Asia Markets

Asia Pacific stocks mixed as U.S. Fed keeps rates on hold; Singapore lags as banking shares tumble

Key Points
  • Stocks in Asia Pacific were mixed on Thursday.
  • Shares of Singapore banks tumbled after the Monetary Authority of Singapore called on locally-incorporated banks headquartered in Singapore to cap their dividends for fiscal year 2020. 
  • Japanese retail sales for June declined 1.2% as compared to a year ago, according to a preliminary report by the country's Ministry of Economy, Trade and Industry. That compared against a median market forecast for a 6.5% year-on-year decline, according to Reuters.

Stocks in Asia Pacific were mixed on Thursday after the U.S. Federal Reserve left interest rates unchanged.

Mainland Chinese stocks dipped on the day, with the Shanghai composite down 0.23% to about 3,286.82 while the Shenzhen component shed 0.668% to around 13,466.85. Hong Kong's Hang Seng index slipped 0.69% to close at 24,710.59.

In Japan, the Nikkei 225 shed 0.26% to close at 22,339.23 while the Topix index dipped 0.62% to end its trading day at 1,539.47. South Korea's Kospi advanced 0.17% to close at 2,267.01.

Over in Australia, the S&P/ASX 200 gained 0.74% to finish its trading day at 6,051.10.

Overall, the MSCI Asia ex-Japan index was little changed.

In a widely expected move, the Fed on Wednesday kept its benchmark overnight lending rate near zero. 

"The focus now turns to the September meeting where the expectation is the Fed will provide more forward guidance," Tapas Strickland,  director of economics at National Australia Bank, wrote in a note.

"I think the setting of policy now is probably is about as good as (the Fed) can do given the uncertainty around the path of the epidemic itself," Dennis Lockhart, former president of the Atlanta Federal Reserve, told CNBC's "Squawk Box" on Thursday.

"There's so much uncertainty around the virus, around … the public health question that I think they are in a situation where they really have to wait for a little bit more clarity before they can consider any more policy action," Lockhart said.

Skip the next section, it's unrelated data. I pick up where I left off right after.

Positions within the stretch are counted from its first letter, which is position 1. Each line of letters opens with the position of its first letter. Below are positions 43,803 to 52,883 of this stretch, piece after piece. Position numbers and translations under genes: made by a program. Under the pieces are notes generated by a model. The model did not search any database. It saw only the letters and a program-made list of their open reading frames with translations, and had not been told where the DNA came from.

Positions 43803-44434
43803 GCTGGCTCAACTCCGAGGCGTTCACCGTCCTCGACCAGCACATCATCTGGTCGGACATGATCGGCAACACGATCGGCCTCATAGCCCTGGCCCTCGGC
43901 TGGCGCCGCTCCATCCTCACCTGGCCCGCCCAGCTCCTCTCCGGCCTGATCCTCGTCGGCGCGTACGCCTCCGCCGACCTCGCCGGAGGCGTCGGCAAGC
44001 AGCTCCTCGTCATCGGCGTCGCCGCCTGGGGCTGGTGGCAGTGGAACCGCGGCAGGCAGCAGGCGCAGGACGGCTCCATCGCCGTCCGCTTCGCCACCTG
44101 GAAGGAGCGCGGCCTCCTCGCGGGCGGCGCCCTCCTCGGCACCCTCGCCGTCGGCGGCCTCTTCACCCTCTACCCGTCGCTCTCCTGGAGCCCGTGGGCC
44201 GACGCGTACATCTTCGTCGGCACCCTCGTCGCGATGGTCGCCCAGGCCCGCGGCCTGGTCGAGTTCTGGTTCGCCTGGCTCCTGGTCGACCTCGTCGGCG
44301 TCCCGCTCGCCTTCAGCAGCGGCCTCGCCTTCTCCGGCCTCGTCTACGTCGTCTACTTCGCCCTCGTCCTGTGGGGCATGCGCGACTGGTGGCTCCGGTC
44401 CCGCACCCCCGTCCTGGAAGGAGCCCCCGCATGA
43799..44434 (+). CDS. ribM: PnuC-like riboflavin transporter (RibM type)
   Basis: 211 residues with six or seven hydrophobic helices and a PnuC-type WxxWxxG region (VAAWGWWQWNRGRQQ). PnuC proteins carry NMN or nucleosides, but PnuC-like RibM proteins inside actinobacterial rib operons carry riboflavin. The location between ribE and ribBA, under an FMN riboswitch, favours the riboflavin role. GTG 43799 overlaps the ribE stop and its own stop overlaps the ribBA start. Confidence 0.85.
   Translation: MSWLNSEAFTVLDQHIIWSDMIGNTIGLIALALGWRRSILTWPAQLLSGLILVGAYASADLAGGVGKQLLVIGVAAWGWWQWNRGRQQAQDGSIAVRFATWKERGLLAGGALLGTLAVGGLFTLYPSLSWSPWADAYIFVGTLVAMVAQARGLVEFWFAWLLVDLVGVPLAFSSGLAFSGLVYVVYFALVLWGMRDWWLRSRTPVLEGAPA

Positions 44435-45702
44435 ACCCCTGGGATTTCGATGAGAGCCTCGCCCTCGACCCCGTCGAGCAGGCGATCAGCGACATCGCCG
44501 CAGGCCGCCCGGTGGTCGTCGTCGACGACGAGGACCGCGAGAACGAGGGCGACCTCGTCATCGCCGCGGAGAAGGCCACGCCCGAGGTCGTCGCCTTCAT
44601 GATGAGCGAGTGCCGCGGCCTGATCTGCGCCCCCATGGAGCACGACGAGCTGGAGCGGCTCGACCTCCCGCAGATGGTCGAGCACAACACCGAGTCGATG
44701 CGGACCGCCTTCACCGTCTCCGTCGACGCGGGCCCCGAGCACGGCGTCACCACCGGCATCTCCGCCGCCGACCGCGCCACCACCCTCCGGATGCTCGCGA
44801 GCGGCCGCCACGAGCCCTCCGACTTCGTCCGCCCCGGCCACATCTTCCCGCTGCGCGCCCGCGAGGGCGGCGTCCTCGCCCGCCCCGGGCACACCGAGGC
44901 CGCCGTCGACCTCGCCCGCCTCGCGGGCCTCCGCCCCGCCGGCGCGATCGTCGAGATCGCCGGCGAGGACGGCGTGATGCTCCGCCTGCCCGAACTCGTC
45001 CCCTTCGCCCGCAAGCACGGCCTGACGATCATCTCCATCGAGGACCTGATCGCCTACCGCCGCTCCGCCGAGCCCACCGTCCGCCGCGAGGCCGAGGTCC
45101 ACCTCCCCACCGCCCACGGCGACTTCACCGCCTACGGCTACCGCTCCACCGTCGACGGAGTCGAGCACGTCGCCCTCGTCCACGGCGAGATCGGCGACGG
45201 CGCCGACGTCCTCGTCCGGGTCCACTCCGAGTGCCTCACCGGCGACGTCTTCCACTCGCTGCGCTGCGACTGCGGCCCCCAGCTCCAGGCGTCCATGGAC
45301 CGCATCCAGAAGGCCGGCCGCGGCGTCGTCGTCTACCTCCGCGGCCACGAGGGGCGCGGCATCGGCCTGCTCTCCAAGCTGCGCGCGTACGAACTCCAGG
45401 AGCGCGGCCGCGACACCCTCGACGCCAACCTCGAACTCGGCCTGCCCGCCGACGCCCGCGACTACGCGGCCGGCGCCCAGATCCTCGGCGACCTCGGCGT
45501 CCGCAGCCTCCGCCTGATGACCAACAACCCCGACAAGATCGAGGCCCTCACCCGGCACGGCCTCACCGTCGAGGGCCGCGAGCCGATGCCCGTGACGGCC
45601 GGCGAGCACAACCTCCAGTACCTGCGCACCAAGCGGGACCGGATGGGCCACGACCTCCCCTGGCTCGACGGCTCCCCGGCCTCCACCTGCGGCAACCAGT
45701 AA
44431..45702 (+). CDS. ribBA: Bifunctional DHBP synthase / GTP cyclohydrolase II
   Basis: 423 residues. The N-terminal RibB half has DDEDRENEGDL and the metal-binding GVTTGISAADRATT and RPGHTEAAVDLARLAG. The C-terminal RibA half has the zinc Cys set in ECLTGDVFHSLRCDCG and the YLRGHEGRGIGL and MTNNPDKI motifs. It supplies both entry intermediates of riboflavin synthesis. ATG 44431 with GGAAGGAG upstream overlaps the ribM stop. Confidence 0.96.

On the economic data front, Japanese retail sales for June declined 1.2% as compared to a year ago, according to a preliminary report by the country's Ministry of Economy, Trade and Industry. That compared against a median market forecast for a 6.5% year-on-year decline, according to Reuters.

Singapore bank shares fall

Shares of Singapore banks tumbled on Thursday: DBS Group dropped 3.09% while Oversea-Chinese Banking Corporation fell 3.82% and United Overseas Bank slipped 3.15% The broader Straits Times index declined 1.7% to close at 2,529.82.

The moves came after the Monetary Authority of Singapore on Wednesday called on locally-incorporated banks headquartered in Singapore to "moderate" their dividends for fiscal year 2020.

"While the Local Banks' capital positions are strong, the dividend restrictions are a pre-emptive measure to bolster their resilience and capacity to support lending to businesses and individuals through an uncertain period ahead for our economy," the Singapore central bank said in a media release.

The U.S. dollar index, which tracks the greenback against a basket of its peers, was at 93.55 after touching an earlier low of 93.31.

The Japanese yen traded at 105.01 per dollar following its strengthening earlier in the trading week from levels above 105.3 against the greenback. The Australian dollar changed hands at $0.714 after seeing an earlier high of $0.719.

Oil prices fell in the afternoon of Asian trading hours, with international benchmark Brent crude futures down 1.21% to $43.22 per barrel. U.S. crude futures shed 1.36% to $40.71 per barrel.